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  • Kristin Elmquist

Canine Scent Work: What's all that sniffing about?

You and your dog enter the training ring and your dog goes into hyper-sniffing mode, 

so excited to find the ‘bunny’ that you wonder what transformed your gentle companion into an efficient, focused, hunting machine. Welcome to nose work!   Nose work brings out your dog’s natural hunting instincts. Training generally starts by getting a dog excited about hunting for hidden treats or a favorite toy.  The dog is immediately rewarded when he finds the treat or toy, building even more excitement for the game. As a dog becomes more skilled, training advances to container searches and interior, exterior, vehicle and even buried hide searches.  In advanced classes, dogs perform searches that build endurance as well as discrimination between the odor “source” and other 
environmental distractions. In such situations, dogs seek specific odors (such as birch, anise, clove or cypress) infused on cotton swabs and hidden inside tins, straws or other objects. Once the dog has found the object, he then must signal to his handler.  In some scent work organizations, dogs are training to find their handler's unique scent signature and participating in human scent detection competitions.   Based on the principles of detection dog training, owners learn to “read” the dog when he has found the ‘bunny’ and reward him for the great job. The challenge for the human side of the nose work team is learning to trust the dog and let him be in charge; after all, he is the more skilled hunter, and his nose is thousands of times more sensitive than a human’s!  One example often used to illustrate the discerning and powerful nose of a canine is that when a pot of stew is cooking, we humans smell the blended aroma of the meat, vegetables, stock and seasonings. In contrast, however, a dog can tell you how many pieces of meat, potatoes and carrots are in the pot and where you bought the ingredients! Scent work (it's also called nose work)  is an activity that can start at any time in a dog’s life and can enrich their lives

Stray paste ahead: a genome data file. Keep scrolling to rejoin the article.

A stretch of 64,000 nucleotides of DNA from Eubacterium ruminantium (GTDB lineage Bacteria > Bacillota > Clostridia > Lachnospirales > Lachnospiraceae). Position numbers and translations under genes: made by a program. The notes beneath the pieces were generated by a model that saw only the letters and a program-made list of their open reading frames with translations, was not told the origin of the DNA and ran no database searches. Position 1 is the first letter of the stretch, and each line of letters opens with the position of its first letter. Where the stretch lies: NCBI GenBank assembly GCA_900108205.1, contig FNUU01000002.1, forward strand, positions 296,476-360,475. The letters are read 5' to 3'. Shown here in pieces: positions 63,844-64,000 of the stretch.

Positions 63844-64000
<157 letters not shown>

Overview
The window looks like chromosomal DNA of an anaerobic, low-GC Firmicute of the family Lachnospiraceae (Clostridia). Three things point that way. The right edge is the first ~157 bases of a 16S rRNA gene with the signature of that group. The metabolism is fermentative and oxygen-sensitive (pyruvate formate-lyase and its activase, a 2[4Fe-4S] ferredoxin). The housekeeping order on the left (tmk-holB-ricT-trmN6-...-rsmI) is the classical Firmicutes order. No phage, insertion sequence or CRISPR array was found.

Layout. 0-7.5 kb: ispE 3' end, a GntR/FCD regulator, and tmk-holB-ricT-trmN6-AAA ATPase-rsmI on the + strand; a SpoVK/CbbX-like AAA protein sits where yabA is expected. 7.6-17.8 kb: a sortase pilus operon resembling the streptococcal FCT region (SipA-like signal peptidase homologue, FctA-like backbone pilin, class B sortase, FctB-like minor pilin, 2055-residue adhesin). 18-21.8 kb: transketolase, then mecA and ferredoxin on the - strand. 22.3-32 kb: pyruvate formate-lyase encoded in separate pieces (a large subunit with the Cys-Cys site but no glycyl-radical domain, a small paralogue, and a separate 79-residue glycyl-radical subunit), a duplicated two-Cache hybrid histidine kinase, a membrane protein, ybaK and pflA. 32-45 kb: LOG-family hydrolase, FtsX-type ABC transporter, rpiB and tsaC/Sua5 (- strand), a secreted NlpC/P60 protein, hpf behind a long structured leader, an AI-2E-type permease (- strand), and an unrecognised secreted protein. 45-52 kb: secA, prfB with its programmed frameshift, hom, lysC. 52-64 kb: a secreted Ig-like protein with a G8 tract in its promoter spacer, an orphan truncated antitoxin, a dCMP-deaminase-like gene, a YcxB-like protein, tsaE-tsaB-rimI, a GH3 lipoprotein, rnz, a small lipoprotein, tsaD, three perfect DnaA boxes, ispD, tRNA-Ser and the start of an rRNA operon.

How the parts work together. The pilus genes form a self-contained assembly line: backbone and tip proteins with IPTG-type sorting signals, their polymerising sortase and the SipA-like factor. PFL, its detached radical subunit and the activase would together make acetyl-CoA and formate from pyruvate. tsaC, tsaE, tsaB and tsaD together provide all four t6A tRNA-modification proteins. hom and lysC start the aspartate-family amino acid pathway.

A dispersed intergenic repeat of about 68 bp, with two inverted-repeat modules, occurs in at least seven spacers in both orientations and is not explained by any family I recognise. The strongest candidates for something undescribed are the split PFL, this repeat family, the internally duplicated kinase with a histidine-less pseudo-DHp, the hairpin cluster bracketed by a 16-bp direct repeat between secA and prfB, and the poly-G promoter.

for many years. In class, we see dogs at 12, 13 and even 15 years of age playing the game of “find it” and having a wonderful time! Disabled dogs can do scent work as well, making this one of the few canine sports accessible to most companion dogs.  The sport of scent work is growing rapidly, not only in the United States, but globally with organizations in Canada, Europe and even Australia. The sport offers skill levels and titling competitions. Some of the US national organizations include AKC, NACSW – National Association of Canine Scent Work, UKC – United Kennel Club, and Performance Scent Dogs. Classes are available at several schools in the Twin Cities and you want to work with a Certified or Association Nose Work Instructor (CNWI/ANWI). To find a CNWI or ANWI, go to www.nacsw.net. Try scent work and let your dog’s nose lead you both to a lifetime of sniffing fun and enrichment!  


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